Phlebotomists collect venous blood samples in plastic tubes with a light blue top that contains 3.2% sodium citrate.[9] Sodium citrate serves to chelate the calcium in the blood sample and prevents the activation of the coagulation cascade.[10] This chelation keeps the blood sample in stasis until ready to be tested. Tube filling must be to within 90 percent of the full collection volume with blood to sodium citrate ratio of 9 to 1.[7] The tube is then gently inverted a few times to mix the sodium citrate solution with the blood. The tube should not be shaken to avoid hemolysis that would lead to inaccurate results. Once the blood sample is ready to be tested, calcium chloride is then added to restore the calcium required for coagulation activation.[7] Clot formation can then be detected mechanically or optically depending on the instrumentation used.[10]

Indications

Indications for obtaining PT are:

  • Monitoring vitamin K-antagonists (VKA) such as warfarin is the most common indication for PT
  • Evaluation of unexplained bleeding
  • Diagnosing disseminated intravascular coagulation (DIC)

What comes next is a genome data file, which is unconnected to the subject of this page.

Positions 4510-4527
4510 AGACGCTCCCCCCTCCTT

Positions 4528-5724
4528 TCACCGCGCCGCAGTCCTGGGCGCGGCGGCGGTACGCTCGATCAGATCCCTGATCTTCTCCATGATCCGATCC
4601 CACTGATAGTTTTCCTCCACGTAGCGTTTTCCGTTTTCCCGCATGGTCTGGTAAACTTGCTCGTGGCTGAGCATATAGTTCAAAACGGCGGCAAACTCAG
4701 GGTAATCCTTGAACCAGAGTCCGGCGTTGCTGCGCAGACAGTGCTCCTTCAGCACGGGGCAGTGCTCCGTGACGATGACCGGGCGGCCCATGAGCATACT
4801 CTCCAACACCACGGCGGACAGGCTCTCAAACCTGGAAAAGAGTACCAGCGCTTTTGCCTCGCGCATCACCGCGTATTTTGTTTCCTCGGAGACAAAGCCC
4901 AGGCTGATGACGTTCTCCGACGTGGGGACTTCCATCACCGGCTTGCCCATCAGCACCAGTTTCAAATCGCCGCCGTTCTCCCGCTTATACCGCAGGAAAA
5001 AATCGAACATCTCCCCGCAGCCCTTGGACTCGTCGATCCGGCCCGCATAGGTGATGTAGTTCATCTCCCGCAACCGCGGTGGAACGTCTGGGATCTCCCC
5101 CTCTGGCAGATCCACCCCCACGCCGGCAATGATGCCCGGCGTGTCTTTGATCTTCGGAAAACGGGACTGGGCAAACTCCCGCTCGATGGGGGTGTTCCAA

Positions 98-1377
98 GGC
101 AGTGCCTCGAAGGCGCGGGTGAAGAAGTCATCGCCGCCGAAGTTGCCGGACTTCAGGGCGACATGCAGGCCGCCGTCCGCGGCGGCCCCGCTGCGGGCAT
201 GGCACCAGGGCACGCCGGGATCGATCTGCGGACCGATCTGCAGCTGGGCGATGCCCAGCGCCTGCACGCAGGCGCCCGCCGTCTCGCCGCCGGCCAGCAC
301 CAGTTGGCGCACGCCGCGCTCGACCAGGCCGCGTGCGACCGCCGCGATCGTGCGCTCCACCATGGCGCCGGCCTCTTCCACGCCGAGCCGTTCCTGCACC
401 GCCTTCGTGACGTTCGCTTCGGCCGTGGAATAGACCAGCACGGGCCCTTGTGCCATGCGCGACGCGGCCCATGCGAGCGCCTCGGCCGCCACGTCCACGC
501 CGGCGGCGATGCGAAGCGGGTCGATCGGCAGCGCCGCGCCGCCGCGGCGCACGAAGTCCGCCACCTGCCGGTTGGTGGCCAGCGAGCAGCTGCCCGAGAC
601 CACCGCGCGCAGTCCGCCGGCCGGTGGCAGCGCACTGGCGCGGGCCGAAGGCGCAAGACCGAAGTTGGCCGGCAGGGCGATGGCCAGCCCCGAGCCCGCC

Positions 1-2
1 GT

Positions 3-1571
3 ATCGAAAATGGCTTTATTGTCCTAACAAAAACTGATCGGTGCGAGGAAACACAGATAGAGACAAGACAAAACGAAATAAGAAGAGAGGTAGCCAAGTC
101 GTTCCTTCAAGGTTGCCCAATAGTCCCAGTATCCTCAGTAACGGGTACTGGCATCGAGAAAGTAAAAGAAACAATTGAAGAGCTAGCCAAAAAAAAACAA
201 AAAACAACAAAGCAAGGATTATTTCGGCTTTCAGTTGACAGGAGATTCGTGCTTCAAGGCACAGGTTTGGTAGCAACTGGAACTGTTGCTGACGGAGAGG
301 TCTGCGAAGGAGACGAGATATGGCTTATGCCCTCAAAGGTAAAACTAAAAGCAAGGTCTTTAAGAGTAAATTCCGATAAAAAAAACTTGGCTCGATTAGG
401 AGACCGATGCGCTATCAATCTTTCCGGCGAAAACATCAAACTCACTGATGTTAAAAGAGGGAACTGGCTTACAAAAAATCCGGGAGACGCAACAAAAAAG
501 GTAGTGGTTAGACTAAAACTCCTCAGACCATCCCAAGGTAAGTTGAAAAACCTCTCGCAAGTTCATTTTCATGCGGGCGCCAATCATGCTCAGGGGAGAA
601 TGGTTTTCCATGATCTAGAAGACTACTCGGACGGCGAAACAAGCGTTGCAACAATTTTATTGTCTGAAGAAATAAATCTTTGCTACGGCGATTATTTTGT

• Obtaining baseline value before initiating anticoagulation therapy
  • Assessment of liver synthesis function and to calculate the model for end-stage liver diseases (MELD) score in liver disease

Potential Diagnosis

Causes for a prolonged PT include:

  • Liver disease
    • Liver disease or liver dysfunction leads to a decreased production of most coagulation factors. A decreased production of coagulation factors leads to prolonged PT and physical manifestations that can include petechiae and easy bruising.[4]
  • Vitamin K deficiency
    • Vitamin K is a necessary component in factors II, VII, IX, and X. A deficiency in vitamin K will lead to a decrease in these factors and prolong PT. Potential causes that can lead to decreased vitamin K levels include malnutrition, prolonged antibiotic use, and impairments with fat absorption.[9]
  • Factor deficiency
    • Inherited diseases that lead to a decreased production of factors II, VII, IX, and X will lead to a prolonged PT.
  • Disseminated Intravascular Coagulation (DIC)
    • DIC causes a system-wide activation of coagulation, depleting available coagulation factors leading to an increase in PT.
  • VKA therapy
    • VKA therapy inhibits factors II, VII, IX, and X and causes a prolonged PT.
  • Antiphospholipid antibodies
    • Antiphospholipid antibody syndrome (APS) characteristically presents with recurrent thromboembolic events and/or pregnancy loss along with detected antiphospholipid antibodies (APA).[11][12] APA causes an increased conversion of prothrombin to thrombin in vivo, leading to an overall decrease in prothrombin. Low prothrombin levels can lead to an increased PT result.

Normal and Critical Findings